Carlos Sainz Jnr, Toro Rosso, Suzuka, 2017

FIA aims to ‘prevent injuries, not accidents’

F1 Fanatic Round-up

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In the round-up: FIA safety director Laurent Mekies says the FIA’s goal is not to make crashes less likely but to make them survivable.

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Comment of the day

More wet weather tyres for Friday running? @Metallion is all in favour:

Considering how useless the Pirelli wet tyres are and how little opportunity there is to test them during a season this really should be changed for next season so they can get more data and hopefully improve them.

Yesterday I watched a clip from when they raced in Fuji in very wet conditions. I’m sure with the tyres they have these days that race would have been done behind the safety car.

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Keith Collantine
Lifelong motor sport fan Keith set up RaceFans in 2005 - when it was originally called F1 Fanatic. Having previously worked as a motoring...

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  • 15 comments on “FIA aims to ‘prevent injuries, not accidents’”

    1. Well, I can think of a very big thing imposed by FIA to prevent accidents (or incidents). Those enormous tarmac run offs.

      1. Ultimately accidents in racing cannot be prevented. Driving at high speeds with incredible amounts of concentration needed to do such an activity will eventually result in someone crashing. And minor injuries are something F1 is going to have to accept; i.e. an injury that does not impede on a driver’s ability to live his outside life normally. Serious injuries and fatalities, however are not acceptable. That’s just bad management on the part of the FIA.

        Also tarmac run-off areas should be banned (unless it is at a street circuit, the first corner or the first series of corners on a permanent circuit). It removes the use mental skill and does not punish the drivers enough for making a mistake; a good example being Petrov at Abu Dhabi 2010. Who can’t forget that?

        1. *should not be acceptable

          1. *who can forget that?

            1. Not meaning to be flippant whatsoever, but recreational, let alone advanced or professional downhill skiing, as one example of a sport, is far far more dangerous. F1 has made huge strides and has indeed sheltered drivers very well from injury, and if we want closer racing, accidents are always going to happen.

        2. I agree with what you said about tarmac runoff areas. I’d add high speed corners, such as 130R, to that list of exceptions, given that gravel can launch a car instantly at those speeds.

          I’d also say that barriers need to be intoroduced at chicane runoff areas, to prevent drivers cutting straight across. I know I’ve said this quite a lot, but the current ‘bus stop’ at Spa is a perfect example of this, the runoff area is straight on, but you can’t rejoin the track without returning to the chicane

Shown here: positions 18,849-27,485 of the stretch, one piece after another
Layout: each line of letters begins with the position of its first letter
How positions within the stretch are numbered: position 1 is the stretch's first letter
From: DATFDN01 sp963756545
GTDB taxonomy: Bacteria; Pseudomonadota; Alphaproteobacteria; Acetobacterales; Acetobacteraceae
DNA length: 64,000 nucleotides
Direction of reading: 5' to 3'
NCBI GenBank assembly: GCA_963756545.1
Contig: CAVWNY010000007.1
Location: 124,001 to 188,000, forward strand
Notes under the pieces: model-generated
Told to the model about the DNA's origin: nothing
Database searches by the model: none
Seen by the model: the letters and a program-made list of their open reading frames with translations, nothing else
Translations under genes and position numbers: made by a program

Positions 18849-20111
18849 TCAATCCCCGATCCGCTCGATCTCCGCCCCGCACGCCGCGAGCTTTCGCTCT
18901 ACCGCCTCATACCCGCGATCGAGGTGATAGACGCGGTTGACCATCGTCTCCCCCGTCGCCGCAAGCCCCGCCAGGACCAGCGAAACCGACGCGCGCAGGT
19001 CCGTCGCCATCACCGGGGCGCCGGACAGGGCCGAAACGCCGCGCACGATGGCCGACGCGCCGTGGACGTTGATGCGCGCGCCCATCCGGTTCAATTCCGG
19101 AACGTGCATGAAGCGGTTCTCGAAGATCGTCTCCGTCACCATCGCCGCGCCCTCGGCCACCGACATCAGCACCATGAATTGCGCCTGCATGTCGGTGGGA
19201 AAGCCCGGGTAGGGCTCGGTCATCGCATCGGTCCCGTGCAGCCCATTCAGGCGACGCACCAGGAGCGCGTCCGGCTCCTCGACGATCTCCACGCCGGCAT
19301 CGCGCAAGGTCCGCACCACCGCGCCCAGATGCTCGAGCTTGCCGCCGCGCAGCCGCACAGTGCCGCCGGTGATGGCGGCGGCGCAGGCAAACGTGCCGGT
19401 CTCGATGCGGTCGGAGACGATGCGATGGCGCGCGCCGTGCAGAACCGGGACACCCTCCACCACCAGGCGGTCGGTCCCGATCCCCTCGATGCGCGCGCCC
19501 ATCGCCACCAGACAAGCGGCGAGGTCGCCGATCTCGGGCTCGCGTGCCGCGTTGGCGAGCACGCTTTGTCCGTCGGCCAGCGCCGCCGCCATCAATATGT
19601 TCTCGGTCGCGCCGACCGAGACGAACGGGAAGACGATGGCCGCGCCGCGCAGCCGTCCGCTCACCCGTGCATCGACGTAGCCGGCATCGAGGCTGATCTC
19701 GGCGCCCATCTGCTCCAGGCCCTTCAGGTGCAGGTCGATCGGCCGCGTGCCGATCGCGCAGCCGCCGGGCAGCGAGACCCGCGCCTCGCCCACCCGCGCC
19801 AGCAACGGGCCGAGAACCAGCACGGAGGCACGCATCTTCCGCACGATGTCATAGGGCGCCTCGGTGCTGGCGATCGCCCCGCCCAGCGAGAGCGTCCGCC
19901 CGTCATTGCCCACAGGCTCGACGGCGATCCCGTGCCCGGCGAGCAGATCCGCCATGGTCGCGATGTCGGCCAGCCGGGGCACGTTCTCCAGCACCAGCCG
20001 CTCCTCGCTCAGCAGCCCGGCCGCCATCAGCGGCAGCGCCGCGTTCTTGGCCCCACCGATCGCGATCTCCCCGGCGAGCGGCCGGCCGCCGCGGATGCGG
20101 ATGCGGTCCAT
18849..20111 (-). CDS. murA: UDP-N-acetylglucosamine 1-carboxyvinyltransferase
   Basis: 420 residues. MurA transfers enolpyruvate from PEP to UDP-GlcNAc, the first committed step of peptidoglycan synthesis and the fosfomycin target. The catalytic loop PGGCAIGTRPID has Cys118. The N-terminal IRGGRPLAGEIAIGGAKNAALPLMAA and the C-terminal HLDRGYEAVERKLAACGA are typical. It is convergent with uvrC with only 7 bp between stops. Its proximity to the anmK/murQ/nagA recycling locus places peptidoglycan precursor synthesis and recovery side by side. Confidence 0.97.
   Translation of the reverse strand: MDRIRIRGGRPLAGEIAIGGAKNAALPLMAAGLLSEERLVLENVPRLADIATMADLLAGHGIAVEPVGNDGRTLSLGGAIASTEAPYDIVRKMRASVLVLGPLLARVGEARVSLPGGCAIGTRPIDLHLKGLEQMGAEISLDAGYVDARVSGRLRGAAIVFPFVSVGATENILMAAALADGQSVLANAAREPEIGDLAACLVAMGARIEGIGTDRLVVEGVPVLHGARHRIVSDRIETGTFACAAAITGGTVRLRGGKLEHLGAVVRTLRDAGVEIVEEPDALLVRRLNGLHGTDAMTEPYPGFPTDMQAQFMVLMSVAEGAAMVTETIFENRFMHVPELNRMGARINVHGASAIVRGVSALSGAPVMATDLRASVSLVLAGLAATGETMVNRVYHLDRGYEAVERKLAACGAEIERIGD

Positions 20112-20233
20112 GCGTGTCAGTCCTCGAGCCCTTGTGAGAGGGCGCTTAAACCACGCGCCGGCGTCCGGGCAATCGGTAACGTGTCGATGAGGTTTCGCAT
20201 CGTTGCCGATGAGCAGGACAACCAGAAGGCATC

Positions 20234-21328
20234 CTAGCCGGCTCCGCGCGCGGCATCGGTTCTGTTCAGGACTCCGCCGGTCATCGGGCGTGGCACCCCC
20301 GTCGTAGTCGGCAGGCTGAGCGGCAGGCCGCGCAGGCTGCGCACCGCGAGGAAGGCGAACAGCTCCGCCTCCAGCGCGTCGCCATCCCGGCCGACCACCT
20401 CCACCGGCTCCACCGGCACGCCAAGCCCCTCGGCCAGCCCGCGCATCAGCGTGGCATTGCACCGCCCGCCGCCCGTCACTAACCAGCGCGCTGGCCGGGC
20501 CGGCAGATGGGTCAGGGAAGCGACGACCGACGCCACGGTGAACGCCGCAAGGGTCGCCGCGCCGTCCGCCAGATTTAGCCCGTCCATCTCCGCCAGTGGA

3. now days everyone is complaining about the run off areas and i guess at only 36, i’m getting old, because i can remember people complaining about not having run off areas and drivers being out of a race after a simple mistake and the fans not getting to see the drivers race.

      2. Exactly, the run off show the fia isn’t solely looking from the cockpit out but also from the track/cockpit perspective.
        I still can’t wrap my hand around the witch hunt #3, the Stroll/Vettel, “fresh footage of the incident emerging” I saw that onboard that same day…

        Speaking of tyres, yes they have been useless, but as Davidson said this track despite it’s history looked pretty grippy in spite of the weather comfortable and almost riverless (great job suzuka) and the spray looked to me the only factor.

    2. A MotoGP race in Vietnam would be a great idea- motorcycles are all the rage as pieces of transport there. An F1 GP? Not too sure that’s a good idea.

      If there is going to be a second race in China I hope it’s in Hong Kong (I know that’s not China, but belongs to China). Has anyone seen some of the roads there? It could be F1’s answer to the nearby Macau GP.

      1. Vietnam is in a similar position in terms of vehicle culture to Malaysia. Their cities Hanoi and Saigon are infamous for their swarming motorcycles and scooters. It wouldn’t be more than an additional tourism booster if it occurred.

        1. If mobility culture decides where we race, the Zandvoort will be a pushbike race ;)

    3. @metallion True, and I can’t see how they could miss the boat for next year. Understandable given the lack of availability of a 2017 car until early 2017, let alone the lack of wet opportunities amongst the limited days. But now they’ll already have a great amount of data and feedback from what running has now occurred on the current wets on actual cars actually racing in anger this season, so I fully expect things should be much improved next year.

    4. I hope this isn’t taken the wrong way, but can we please stop having F1 races in countries where people can barely afford a ticket, where grandstands will be near empty, where the track will cost hundreds of millions of (slightly) dodgy money which could be put to better use in nearly any other capacity, where the track and stands will be a white elephant five years on. It’s so depressingly familiar and horrible for the locals. All for globalisation but not that blatantly at the cost of the locals.

      1. ^^^ X 1,000

        I could understand why it was happening under Bernie, and respect Liberty for honoring the old contracts, but i’ve been hoping Liberty wouldn’t start making new contracts like this.

    5. Thanks for my first COTD @keithcollantine ! Let’s hope that Pirelli will improve those wet tyres.

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